A process server is basically an individual who delivers or serves legal documents such as summons, subpoenas, court orders, and different legal notices, among others. Process servers can either be licensed or registered process servers, private investigators and detectives, sheriffs, constables, and marshals, as well as licensed or non-registered persons such as relatives or friends.
Choosing a Process Server
When choosing among different process servers, your primary considerations must include the scope of service and the cost. If you’re not keen on dealing with various service providers, consider a company that could assist you in many, different ways. According to an experienced process server in Utah, aside from process serving, some companies can also perform court filings, e-fax and fax filings, court research, document recordings, retainer filing plans, private investigations, skip tracing, as well judgment enforcement, to name a few. If you require someone to follow-up and verify addresses in case your initial attempts fail, go with a company that offers similar tasks.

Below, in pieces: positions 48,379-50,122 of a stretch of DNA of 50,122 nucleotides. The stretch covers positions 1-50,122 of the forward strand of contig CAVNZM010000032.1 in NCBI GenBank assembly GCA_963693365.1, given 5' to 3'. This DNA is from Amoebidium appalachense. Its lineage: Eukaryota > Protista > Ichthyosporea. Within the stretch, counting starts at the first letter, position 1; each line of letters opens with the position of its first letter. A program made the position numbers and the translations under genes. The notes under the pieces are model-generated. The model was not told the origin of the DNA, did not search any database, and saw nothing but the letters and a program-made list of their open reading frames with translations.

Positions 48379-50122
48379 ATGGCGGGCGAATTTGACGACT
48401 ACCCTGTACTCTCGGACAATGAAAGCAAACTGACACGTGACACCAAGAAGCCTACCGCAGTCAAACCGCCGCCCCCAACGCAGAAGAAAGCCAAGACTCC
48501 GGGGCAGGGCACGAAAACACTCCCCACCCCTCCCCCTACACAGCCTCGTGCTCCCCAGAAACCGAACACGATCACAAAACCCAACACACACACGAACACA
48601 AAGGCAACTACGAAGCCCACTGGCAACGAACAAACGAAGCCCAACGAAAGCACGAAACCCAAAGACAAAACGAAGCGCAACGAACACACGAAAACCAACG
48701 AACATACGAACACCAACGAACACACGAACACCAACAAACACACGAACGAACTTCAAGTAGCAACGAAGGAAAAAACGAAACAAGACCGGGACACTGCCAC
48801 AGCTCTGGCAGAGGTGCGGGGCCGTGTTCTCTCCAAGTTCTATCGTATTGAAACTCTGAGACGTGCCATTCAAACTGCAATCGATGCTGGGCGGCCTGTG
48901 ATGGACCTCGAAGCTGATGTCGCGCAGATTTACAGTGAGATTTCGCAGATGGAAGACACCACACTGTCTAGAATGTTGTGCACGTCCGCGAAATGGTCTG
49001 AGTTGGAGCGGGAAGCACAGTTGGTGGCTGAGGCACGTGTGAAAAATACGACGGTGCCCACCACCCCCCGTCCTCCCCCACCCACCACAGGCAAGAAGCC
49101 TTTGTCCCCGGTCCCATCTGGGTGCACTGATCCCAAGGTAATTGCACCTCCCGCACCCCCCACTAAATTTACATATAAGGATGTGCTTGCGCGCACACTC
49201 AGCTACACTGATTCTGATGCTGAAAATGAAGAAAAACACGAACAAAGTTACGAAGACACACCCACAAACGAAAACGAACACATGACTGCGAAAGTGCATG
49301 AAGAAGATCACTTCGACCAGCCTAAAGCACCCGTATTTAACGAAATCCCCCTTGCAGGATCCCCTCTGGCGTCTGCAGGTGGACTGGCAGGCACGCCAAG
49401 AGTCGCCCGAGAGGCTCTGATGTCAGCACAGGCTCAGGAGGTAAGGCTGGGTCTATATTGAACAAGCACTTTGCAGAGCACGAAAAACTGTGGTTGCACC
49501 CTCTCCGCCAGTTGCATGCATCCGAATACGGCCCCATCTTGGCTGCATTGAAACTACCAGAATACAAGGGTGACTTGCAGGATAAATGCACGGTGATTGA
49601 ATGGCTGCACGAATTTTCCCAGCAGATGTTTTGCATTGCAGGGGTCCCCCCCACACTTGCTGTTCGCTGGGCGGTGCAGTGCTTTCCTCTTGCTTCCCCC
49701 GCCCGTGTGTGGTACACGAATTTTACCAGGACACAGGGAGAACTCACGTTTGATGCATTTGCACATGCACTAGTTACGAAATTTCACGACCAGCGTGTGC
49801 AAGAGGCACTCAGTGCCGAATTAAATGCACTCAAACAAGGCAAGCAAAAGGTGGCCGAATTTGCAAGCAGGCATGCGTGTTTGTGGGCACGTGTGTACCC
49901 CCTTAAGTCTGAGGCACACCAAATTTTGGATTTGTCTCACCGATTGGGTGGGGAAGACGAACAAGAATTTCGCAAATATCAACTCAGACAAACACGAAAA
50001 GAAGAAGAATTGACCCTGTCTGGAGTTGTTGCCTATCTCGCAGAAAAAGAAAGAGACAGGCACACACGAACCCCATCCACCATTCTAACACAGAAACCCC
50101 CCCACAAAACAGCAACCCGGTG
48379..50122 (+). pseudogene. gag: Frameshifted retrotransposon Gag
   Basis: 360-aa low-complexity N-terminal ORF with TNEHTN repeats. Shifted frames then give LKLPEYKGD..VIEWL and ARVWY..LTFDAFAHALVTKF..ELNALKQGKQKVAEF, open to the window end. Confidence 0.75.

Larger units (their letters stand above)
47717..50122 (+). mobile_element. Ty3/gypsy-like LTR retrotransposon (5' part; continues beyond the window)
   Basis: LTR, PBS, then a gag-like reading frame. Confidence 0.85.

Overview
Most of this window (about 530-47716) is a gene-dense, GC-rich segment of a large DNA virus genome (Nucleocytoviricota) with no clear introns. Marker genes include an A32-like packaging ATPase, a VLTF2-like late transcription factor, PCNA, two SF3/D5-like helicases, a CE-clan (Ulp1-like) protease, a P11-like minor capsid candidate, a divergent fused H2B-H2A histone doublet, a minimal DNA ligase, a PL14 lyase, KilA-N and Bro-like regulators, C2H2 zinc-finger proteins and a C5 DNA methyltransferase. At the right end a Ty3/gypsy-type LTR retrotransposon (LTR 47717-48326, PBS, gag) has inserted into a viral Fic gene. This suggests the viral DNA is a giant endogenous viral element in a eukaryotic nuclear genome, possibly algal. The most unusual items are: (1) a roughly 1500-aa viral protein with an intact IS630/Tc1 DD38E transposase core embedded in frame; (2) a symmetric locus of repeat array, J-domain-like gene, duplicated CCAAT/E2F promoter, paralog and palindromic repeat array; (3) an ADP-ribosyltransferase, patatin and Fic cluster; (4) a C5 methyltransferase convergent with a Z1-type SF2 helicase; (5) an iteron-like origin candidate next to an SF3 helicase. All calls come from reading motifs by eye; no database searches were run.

Cost is typically a concern, but you should know that cost is dependent on the specific kind of process that will be served. Fees are usually fixed and affordable for common complaints and summons, while fees will typically be higher for serving family court documents, subpoenas, and orders showing cause among others. Expect higher fees for processes that require serving as soon as possible and note that costs will likewise be based on location.
Other Crucial Things to Keep in Mind
Aside from the scope of service and cost, you also have to consider the following:
- How many times would a process server attempt to serve a person prior to giving up?
- Can the process server or company accommodate international or out-of-state services?
- Do they implement a proper monitoring system?
- Will Proof of Service be filed with the court or mailed to you?
You should also do your won due diligence and research the company or individual before you decide. Verify that the person or company is registered or licensed in compliance with local and state requirements.